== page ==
Indian Institutes of Technology or IIT’s as they are popularly known, are the Nation’s premier institutes for Engineering studies.
Each year several tens of thousands of students attempt to make the cut to claim these ‘Creme de la creme’ of Engineering seats. IIT’s Joint Entrance Examination-JEE, is one of the hardest Engineering entrance exams to crack but the rewards are sure worth your efforts.
Indian Institutes of Technology conduct IIT-JEE every year for the admission to its B-Tech and other courses offered at IIT Kharagpur, IIT Mumbai, IIT Chennai, IIT Kanpur, IIT Delhi, IIT Guwahati, IIT Roorkee, IIT Bhubaneswar, IIT Gandhinagar, IIT Hyderabad, IIT Patna, IIT Punjab, IIT Rajasthan and ISM (Dhanbad
Eligibility for IIT-JEE
Candidates must make sure that they satisfy all the eligibility conditions given below for appearing in IIT-JEE
Age : not more than 24 years
Year of Passing Qualifying Examination (QE)
The year of passing the QE will be determined based on the examination he/she passed the earliest out of the qualifying examinations listed below. In case the applicant passed more than one QE or attempted successfully same QE more than once, the year of the first successful QE/attempt will be used to determine the eligibility for IIT-JEE.
The qualifying examinations are listed below:
In case the relevant QE is not a public examination, the candidate must have passed at least one public (Board or Pre-University) examination at an earlier level.
Minimum Percentage of Marks in QE
Candidates belonging to GE and OBC categories must secure at least 60% marks in aggregate in QE. SC, ST and PD candidates must secure at least 55% marks in aggregate in QE.
The percentage of marks awarded by the Board will be treated as final. If the Board does not award the percentage of marks, it will be calculated based on the marks obtained in all subjects listed in the mark sheet. If any Board awards only letter grades without providing an equivalent percentage of marks on the grade sheet, the candidate should obtain a certificate from the Board specifying the equivalent marks, and submit it at the time of counselling / admission. In case such a certificate is not provided the decision taken by the Joint Implementation Committee (JIC) of IIT-JEE will be final.
Number of JEE Attempts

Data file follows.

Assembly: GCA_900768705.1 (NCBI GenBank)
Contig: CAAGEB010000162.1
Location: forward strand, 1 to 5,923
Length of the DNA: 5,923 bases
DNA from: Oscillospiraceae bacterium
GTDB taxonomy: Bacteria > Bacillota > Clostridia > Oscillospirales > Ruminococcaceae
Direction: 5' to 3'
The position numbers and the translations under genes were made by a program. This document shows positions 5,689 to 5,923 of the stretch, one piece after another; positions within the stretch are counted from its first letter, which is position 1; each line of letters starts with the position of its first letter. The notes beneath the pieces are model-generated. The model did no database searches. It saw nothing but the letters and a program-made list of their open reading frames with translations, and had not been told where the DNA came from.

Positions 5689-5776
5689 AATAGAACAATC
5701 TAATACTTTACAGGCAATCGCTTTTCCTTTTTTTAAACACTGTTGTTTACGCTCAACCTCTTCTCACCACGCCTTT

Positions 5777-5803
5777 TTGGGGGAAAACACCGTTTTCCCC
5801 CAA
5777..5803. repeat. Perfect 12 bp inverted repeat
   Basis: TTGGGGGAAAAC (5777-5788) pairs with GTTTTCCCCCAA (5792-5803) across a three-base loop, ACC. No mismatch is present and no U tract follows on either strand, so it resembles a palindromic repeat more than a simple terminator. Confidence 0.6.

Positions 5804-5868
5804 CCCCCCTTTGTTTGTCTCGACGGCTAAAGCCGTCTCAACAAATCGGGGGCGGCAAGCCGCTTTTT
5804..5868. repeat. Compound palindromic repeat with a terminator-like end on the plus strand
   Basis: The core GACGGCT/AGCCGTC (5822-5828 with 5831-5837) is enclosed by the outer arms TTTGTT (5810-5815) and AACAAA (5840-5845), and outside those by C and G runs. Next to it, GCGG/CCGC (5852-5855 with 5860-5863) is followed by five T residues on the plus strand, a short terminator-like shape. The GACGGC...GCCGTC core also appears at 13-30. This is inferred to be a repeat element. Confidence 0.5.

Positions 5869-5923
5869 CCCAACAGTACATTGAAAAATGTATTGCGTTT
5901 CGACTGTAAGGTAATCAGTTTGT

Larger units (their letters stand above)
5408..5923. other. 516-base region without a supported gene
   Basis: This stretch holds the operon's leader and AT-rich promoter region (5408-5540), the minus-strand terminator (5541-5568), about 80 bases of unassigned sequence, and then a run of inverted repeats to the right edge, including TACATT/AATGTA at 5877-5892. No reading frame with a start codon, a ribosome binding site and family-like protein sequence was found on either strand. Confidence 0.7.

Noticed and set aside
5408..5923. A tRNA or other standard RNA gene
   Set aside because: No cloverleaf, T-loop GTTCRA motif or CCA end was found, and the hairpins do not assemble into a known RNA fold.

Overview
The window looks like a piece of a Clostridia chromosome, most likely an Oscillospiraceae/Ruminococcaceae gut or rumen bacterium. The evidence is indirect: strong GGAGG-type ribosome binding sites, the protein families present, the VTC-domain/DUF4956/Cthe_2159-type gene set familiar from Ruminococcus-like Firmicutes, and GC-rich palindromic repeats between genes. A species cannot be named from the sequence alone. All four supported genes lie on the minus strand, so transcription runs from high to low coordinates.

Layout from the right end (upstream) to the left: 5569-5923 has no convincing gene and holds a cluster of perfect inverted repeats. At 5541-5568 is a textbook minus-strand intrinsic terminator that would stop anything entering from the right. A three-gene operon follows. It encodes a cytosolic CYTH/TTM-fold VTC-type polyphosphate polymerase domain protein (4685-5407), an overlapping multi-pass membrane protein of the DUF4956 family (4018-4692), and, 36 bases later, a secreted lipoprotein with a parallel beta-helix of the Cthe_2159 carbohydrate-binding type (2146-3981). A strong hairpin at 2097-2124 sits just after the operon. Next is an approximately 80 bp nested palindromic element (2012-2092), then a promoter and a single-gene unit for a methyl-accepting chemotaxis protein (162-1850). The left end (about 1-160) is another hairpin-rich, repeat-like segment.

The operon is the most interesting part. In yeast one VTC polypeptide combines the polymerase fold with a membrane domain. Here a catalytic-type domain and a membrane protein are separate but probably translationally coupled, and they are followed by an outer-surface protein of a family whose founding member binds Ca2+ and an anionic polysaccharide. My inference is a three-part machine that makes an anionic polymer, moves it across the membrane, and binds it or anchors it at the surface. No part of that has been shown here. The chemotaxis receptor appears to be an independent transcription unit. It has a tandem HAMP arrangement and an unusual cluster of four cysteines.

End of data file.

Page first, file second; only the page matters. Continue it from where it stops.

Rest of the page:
A candidate can attempt JEE maximum two times in consecutive years irrespective of whether or not he/she passed QE.
Earlier Admission Taken Through JEE
Candidates who have taken admission (irrespective of whether or not they continued in any of the programmes) or accepted the admission by paying the registration fee at any of the IITs, IT-BHU Varanasi or ISM Dhanbad, are NOT ELIGIBLE to appear in IIT-JEE
The offer of admission is subject to verification of original certificates/ documents at the time of admission. If any candidate is found ineligible at a later date even after admission to an Institute, his/her admission will be cancelled.
Start of On-line application process : November
Closing of On-line application process : December
Start of Off-line application sale : November
Close of Off-line application sale : December
Last date of receipt completed JEE application form : December
IIT Joint Entrance Examination : April
Declaration of Results : May
On-line filling of CHOICES open to ALL the qualified candidates : May June
Medical examination and counseling for qualified PD Candidates (the schedule will be announced on the IIT websites June
The examination will be held in April
There will be two question papers, each of three hours duration. Both the question papers will consist of three separate sections on Physics, Chemistry and Mathematics. The questions will be of objective type, designed to test comprehension, reasoning and analytical ability of candidates.
The answers for each of the questions are to be marked on a separate, specially designed, machine-gradable sheet of paper (ORS – Optical Response Sheet). While answering each of the questions the candidate is expected to darken the bubble(s) against correct answer(s) using black ball point pen only. In some sections, incorrect answers may be awarded negative marks.
Reservation of Seats
As per Government of India rules candidates belonging to certain categories are admitted to seats reserved for them based on relaxed criteria. Benefit of reservation shall be given only to those classes/castes/tribes which are in the respective central list published by the Government of India.
For the SC and ST categories, 15% and 7.5% seats, respectively, are reserved in every programme in all IITs, IT-BHU Varanasi and ISM Dhanbad. Candidates belonging to these categories are declared qualified on the basis of a relaxed criterion.
Candidates belonging to SC/ST categories will be required to produce the original caste/ tribe certificate issued by a competent authority in the prescribed format during admission. Certificates in any other format will not be accepted. Seats remaining vacant in these categories shall not be filled by candidates belonging to any other category.
For the purpose of reservation of seats in IIT-JEE a candidate will be considered as OBC only if he/she belongs to the non-creamy layer of this category. Those belonging to the creamy layer of OBC are NOT entitled for reservation.
For candidates belonging to OBC (non creamy layer), 27% of the seats are reserved in all IITs, IT-BHU Varanasi and ISM Dhanbad.
In case the reserved seats in this category are not filled, they can be filled by GE category candidates.